Q24N – The 2021 Corruption Perceptions Index (CPI) published Tuesday by Transparency International shows that levels of corruption in the public sector in Panama have remained stagnant since 2012, when the country was included in the CPI.
In this edition of the IPC2021, Panama obtained a score of 36/100 (with 0 being the most opaque/corrupt and 100 being the most transparent/clean), occupying position 105 among 180 countries in the world ranking.
This rating again places Panama below the average for the American region of 43/100, with the best-rated countries in the region being Canada (74), Uruguay (73), Chile (67) and the worst-rated Nicaragua (20). , Haiti (20) and Venezuela (14).
Compared to previous ratings, in the last decade, Panama has been fluctuating by an average of 37/100, going down or up 1 or 2 points year over year, as a result of small adjustments in the sources, but these fluctuations are not statistically significant and only They confirm the lack of real institutional progress in the transparency and accountability of the public sector, and the certainty of punishing acts of corruption by the administration of justice.
The Index rates 180 countries and territories around the world based on the perception of corruption in the public sector, using data from 13 external sources of global experts, from both the international public and private sectors.
The sources that were used for the evaluation in the CPI2021 of Panama are:
- Bertelsmann Foundation Transformation Index
- The Economist Intelligence Unit country rankings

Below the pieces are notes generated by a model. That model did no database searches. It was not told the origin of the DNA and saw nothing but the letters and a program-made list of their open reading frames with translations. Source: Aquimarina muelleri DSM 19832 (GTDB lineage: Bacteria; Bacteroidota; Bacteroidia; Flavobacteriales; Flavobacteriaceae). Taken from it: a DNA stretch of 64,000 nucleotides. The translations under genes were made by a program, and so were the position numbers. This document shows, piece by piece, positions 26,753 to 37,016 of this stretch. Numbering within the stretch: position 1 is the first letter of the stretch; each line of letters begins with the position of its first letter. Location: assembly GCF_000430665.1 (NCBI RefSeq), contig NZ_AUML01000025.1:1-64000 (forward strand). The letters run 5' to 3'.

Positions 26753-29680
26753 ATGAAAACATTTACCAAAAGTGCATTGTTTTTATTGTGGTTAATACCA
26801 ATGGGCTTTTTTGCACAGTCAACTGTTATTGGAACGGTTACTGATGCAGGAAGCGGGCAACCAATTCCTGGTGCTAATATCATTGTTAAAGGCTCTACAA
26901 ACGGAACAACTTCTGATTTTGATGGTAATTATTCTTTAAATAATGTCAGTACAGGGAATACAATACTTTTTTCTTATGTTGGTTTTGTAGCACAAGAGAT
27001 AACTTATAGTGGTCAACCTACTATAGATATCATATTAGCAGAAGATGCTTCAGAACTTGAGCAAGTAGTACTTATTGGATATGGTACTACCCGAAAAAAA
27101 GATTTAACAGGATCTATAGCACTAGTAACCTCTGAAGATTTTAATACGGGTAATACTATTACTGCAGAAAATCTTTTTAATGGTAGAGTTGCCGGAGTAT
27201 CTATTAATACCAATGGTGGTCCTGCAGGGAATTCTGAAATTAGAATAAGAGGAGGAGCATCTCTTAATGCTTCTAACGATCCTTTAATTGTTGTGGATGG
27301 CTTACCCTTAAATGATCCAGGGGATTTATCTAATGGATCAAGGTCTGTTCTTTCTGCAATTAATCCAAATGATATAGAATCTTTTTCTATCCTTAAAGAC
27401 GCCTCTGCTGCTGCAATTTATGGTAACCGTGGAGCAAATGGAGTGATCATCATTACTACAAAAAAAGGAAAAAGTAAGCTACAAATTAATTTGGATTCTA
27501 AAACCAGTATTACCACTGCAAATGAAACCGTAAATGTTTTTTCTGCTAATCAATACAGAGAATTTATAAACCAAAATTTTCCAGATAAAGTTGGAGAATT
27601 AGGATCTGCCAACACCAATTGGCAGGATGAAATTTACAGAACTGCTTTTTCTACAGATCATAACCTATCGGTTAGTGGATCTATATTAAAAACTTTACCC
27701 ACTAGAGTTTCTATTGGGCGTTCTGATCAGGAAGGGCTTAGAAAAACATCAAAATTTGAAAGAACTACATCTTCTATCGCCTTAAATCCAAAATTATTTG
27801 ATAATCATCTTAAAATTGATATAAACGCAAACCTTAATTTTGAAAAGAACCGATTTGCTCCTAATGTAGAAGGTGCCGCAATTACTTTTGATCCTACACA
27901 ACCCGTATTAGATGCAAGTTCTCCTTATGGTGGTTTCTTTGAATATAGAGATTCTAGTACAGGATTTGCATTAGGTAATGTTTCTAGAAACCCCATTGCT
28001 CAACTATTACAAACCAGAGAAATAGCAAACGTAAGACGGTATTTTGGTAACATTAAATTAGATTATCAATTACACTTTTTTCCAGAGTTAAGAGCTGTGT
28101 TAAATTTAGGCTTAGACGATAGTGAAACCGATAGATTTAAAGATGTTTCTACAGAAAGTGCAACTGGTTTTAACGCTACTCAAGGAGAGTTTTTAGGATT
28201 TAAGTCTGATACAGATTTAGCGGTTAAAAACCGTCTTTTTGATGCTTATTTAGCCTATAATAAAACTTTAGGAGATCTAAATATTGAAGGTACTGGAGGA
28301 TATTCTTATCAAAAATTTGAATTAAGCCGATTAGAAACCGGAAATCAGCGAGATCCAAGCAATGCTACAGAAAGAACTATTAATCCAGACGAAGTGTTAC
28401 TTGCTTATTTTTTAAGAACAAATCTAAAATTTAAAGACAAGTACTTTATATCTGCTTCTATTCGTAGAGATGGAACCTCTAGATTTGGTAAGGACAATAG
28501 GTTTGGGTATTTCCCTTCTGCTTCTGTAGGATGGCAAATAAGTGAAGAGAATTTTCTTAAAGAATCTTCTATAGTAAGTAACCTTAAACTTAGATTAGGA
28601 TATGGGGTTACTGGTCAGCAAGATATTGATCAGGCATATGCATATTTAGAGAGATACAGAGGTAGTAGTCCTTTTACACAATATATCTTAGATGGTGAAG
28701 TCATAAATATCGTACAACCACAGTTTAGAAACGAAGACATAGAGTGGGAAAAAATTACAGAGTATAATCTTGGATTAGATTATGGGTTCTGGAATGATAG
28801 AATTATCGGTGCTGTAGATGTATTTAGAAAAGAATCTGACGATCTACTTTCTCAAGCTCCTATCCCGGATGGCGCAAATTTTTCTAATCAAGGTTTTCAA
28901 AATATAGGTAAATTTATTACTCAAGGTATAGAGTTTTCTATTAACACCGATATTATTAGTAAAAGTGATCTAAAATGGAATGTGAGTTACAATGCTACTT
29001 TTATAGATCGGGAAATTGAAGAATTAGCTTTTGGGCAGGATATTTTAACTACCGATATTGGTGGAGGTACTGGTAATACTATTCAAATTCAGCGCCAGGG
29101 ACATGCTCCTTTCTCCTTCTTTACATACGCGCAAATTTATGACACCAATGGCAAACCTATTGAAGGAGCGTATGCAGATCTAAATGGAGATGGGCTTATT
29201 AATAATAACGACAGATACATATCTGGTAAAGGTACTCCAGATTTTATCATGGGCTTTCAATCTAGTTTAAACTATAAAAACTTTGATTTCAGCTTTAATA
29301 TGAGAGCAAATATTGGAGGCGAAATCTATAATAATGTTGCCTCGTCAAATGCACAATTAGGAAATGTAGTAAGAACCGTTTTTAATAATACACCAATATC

- Global Insight Country Risk Ratings
- PRS International Country Risk Guide
- Varieties of Democracy Project
- World Economic Forum – Executive Opinion
- World Justice Project Rule of Law Index
“Panama’s stagnation is a reflection of situations experienced in 2021, such as attacks on freedom of expression and information, lack of accountability and setbacks in democratic institutions,” said Transparency International from Panama.
It has also been a year where social inequality was aggravated by the economic and health impacts of the pandemic, the organization added.
Except for some specific advances, mainly the new online public procurement system – Panamá Compras -, little progress has been made on specific issues of institutional transparency. On the contrary, the list of insults to democratic institutions that have strengthened corruption is long:
- Impunity in cases of corruption involving public funds and political figures.
- Disrespect for the Administrative Career, using the state payroll as political loot.
- Discretionary use of public funds for clientelistic political schemes, privileges, perks and unjustified expenses of officials.
- Lack of transparency and accountability in concessions, state contracts and others exploitation schemes of our natural resources.
- Failure to comply with commitments to provide the country with laws that confront corruption.
- The lack of transparency and accountability of all the resources used under the state of emergency due to the pandemic.
In terms of human rights, among others, freedom of expression has suffered attacks through judicial harassment of the media and journalists by political figures and access to public information has been restricted by the unjustified refusal to deliver information of a political nature in many cases. The human rights of Panamanians to the conservation of their natural resources have also been violated.
Lina Vega, president of the Foundation for the Development of Citizen Freedom, has pointed out: “there is a clear link between corruption and the lack of response from governments to the basic needs of the most vulnerable population – health, water, education, housing-, and that constitutes a violation of human rights. It is necessary to understand that fighting corruption and widespread impunity is defending democracy and the right of citizens to a dignified life”.
The FDLC-TI Panama calls on the national government to act in accordance with its commitments and promises in the fight against corruption, as reflected in the Transparency Challenge signed on January 29, 2019.
Read the original article in Spanish at La Estrella